In the throes of his superlative-filled praise of the Republicans' tax bill, President Trump said this Wednesday: “We essentially repealed Obamacare.”
Health-care experts say that does not mean Obamacare is dead. It is just in trouble — and by extension, so are the health-insurance markets that have framed their business model around the law. That means Trump may have opened up his party — and himself — for taking responsibility for whatever trouble lies ahead for the markets.
The only thing that can repeal Obamacare is legislation repealing Obamacare. Republicans tried to repeal parts of Obamacare this summer. They fell short by one vote.
Obamacare is severely weakened after Trump and congressional Republicans chipped away at it.
People can still enroll in health insurance using the state and federal marketplaces Obamacare set up. Enrollment is down in the first year of Trump's presidency, but it is “still respectable,” despite the Trump administration slashing the budget for enrollment outreach, said Alice Rivlin, a health policy expert at Brookings Institution.
After Trump signs the tax bill into law, enrollment could drop precipitously now that people are not financially pressured to buy health insurance. Health policy experts predict a sizable number of healthy people likely won't enroll.
That could two do things, say health-care experts: Drive enrollment down further and raise premiums even higher, since insurance companies will be spending more money on sick people without balancing it with healthy people.
That means that in places where there aren't wide swaths of insured Americans — such as rural areas in Iowa or New Hampshire — insurance companies could have incentive to pull out of Obamacare exchanges, further weakening the law. In a sense, Republicans are creating a self-fulfilling prophecy.
Some health experts warn it could be a prophecy Republicans could come to regret, since residents of less-populated areas and the self-employed, who are also often uninsured, tend to be Republican.
“Republicans are so eager to damage Obamacare that they are hurting their own constituents,” warned Paul Ginsburg, a health policy expert and director of the USC Brookings-Schaeffer Initiative.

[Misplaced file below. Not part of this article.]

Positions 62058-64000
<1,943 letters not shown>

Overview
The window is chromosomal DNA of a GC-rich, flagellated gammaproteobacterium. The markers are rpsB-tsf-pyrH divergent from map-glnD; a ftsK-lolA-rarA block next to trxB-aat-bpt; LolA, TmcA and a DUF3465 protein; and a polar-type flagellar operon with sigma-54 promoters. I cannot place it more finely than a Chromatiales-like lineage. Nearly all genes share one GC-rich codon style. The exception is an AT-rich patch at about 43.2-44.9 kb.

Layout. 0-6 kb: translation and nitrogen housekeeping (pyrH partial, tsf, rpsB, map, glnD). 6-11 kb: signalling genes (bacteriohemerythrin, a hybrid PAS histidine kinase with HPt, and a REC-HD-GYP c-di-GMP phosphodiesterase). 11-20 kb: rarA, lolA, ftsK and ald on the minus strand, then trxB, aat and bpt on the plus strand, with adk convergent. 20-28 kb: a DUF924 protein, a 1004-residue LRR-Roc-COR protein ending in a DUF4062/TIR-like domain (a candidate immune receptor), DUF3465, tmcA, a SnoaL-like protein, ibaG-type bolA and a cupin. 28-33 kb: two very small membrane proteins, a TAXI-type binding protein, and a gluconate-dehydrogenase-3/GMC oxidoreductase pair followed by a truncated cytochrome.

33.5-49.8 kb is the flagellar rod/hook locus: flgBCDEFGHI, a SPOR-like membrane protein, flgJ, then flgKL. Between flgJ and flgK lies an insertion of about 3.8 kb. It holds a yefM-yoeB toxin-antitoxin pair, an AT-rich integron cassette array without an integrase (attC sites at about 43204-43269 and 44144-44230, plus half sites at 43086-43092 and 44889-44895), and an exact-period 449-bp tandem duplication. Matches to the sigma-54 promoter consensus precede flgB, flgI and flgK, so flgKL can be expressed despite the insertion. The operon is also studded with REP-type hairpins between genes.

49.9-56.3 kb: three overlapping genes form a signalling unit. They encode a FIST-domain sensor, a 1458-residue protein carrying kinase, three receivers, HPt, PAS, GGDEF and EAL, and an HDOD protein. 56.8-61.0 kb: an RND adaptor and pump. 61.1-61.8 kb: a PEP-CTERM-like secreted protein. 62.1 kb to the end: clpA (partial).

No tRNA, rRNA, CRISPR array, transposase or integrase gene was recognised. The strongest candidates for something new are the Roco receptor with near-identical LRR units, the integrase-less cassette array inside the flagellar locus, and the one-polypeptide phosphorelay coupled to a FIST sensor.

Another crux of Obamacare, a greatly expanded Medicaid program, is still in place. (Republican attempts to slash Obamacare failed in large part because moderate GOP lawmakers were not willing to roll back Medicaid in their states.) That means a sizable number of low-income people who get their health insurance subsidized still will.
Trump unilaterally ended the part of the law that helps a significant number of people who are not on Medicaid.
In October, he abruptly ended federal subsidies for insurance companies that help lower-income people and people with extraordinarily high medical expenses pay for their costs. A bipartisan group of senators were trying to restore these cost-sharing subsidies in an effort to keep premiums level, but a deal to vote on the issue fell through Wednesday after the tax bill passed.
In short: Republicans have not succeeded in ending Obamacare. But they have damaged major pieces of it. That will likely translate to spiking premiums in rural areas and for low-income people. It also means those same people could have less choices for health insurance.
Without a plan to replace any of that, health insurance costs could continue to spiral upward.
“There's no one easy way to revive the health insurance market,” said Gary Claxton, a health policy expert at the Kaiser Family Foundation.
Yet, on Wednesday, Trump claimed all of this as a political victory. As The Fix's Aaron Blake touches on, that may be a statement the president and Republicans come to regret.